Have Clear, Measurable Goals for Your Content Marketing Strategy and Document Team
Most content marketing writers use this time of the year to review what has worked for building our brand and look at what we can improve over the next year. I thought it would be a good time review some tips for building a consistent content marketing strategy.
Most of us are familiar with the results of the 1979 Harvard MBA Study that focused on written goals and making plans to accomplish them. There have been dozens of similar studies since, and they can all be summarized the same way — “Folks with written, specific goals and a plan, tend to successfully accomplish them. Those that don’t- won’t.”
When you and your content marketing team focus attention on the steps needed to meet your brand’s content marketing goals, it directs attention to behaviors that will accomplish the goal and away from the behaviors that could sabotage, or delay reaching your goals in the stated timeframe. When you are vested in reaching a specific, documented, goal, you seek out the most effective means for accomplishing the set of tasks needed to achieve it. Successful content marketers document their content marketing strategy in some way, and they review the plan on a regular basis.
Have you and your team defined your brand’s primary content marketing goals for 2016?
This year our site content will:
- Draw more targeted traffic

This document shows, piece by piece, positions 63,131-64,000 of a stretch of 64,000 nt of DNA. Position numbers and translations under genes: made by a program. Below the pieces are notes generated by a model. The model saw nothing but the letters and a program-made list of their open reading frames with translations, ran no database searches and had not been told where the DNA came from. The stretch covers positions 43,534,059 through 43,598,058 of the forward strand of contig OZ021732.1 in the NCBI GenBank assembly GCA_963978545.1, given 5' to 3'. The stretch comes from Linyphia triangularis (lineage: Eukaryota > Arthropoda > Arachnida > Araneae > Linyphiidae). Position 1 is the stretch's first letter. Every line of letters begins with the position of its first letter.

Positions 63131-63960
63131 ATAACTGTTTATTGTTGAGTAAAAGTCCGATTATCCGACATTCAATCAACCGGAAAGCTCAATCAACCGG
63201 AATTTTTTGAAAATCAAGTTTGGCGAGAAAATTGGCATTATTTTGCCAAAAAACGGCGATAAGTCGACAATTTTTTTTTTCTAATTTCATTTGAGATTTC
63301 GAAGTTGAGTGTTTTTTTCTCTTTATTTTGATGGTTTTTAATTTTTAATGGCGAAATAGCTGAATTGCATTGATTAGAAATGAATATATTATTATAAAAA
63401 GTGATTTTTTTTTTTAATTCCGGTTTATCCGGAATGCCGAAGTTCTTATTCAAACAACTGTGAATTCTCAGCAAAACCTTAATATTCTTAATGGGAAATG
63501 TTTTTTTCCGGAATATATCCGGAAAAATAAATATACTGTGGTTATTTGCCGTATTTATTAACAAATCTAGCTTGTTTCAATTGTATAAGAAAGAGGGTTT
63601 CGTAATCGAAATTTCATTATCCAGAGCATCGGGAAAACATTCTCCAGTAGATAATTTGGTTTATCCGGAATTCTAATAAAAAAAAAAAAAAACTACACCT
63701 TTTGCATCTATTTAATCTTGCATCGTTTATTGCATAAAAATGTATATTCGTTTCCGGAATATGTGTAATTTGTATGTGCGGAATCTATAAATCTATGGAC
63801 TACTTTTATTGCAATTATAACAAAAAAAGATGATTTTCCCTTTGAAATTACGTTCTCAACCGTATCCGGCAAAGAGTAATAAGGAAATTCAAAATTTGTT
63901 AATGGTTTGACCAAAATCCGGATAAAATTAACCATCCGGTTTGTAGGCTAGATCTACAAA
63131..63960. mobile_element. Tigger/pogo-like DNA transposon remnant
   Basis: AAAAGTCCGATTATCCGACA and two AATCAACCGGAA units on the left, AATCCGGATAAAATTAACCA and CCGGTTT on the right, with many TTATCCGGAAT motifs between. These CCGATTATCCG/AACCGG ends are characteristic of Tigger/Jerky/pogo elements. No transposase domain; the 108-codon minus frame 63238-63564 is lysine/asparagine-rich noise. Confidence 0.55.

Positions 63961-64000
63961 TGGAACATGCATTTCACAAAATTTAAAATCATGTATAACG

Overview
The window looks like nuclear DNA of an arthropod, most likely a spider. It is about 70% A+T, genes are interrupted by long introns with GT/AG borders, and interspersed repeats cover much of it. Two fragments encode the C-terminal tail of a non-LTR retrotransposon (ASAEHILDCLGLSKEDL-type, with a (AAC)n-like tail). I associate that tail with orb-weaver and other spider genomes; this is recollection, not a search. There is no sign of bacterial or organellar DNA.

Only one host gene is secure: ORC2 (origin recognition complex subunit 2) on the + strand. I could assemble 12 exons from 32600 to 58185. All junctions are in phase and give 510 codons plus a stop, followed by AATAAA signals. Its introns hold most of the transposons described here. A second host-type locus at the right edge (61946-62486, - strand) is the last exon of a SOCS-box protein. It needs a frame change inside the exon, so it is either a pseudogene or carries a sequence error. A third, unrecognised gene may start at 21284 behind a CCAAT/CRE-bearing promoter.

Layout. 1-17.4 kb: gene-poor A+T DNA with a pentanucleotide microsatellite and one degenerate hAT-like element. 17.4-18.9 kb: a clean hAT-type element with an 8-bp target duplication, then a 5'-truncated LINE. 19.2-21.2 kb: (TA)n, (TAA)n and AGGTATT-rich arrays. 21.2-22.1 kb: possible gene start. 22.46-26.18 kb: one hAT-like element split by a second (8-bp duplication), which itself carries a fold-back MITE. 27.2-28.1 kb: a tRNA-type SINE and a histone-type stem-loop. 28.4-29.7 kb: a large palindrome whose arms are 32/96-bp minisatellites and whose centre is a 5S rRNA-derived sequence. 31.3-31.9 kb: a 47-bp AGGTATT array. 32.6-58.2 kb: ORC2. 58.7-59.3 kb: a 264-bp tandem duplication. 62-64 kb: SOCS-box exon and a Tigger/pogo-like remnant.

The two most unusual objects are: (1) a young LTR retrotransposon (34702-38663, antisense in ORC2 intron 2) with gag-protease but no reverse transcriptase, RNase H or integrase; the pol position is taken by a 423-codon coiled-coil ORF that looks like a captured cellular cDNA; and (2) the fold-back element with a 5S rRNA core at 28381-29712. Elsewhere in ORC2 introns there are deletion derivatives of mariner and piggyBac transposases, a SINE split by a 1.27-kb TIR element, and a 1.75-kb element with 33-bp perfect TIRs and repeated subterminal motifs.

- Generate high-quality sales leads
- Convert a higher percentage of leads into customers
- Improve subscriber retention
- Help up-sell existing subscribers to paid product offerings
- Increase awareness of our brand
Content marketing goals like these will require a specific strategy for each objective. It is critical to prioritize your top three goals, then with those goals in mind develop a content marketing strategy for each. Give yourself a specified timeframe to reach your content marketing goals. Document each goal, the content marketing strategy you intend using, and the timeframe you have given yourself to reach those goals. Documentation of your content marketing strategy is critical to your success.
“Content Marketing is the practice of creating relevant and compelling content in a consistent fashion to a targeted buyer, focusing on all stages of the buying process, from brand awareness through to brand evangelism.” — Joe Pullizzi Content Marketing Institute, November 2011
Your Content Marketing Strategy Must Have a Strong Business Case
Whether you are a team of one, working on a startup as both the owner and site manager, or are part of a content development team for a small or midsize business, you need to justify the expenditure of time, talent and treasure to reach your stated content marketing goals. A simple business case is just a written argument, developed to convince a decision maker to approve/justify a proposed project or undertaking, on the basis of its expected financial benefit (ROI).
An effective business case document is short and to the point.
- State the issue/problem
- State what you intend to do to solve it
- State the estimated time and resources need for the solution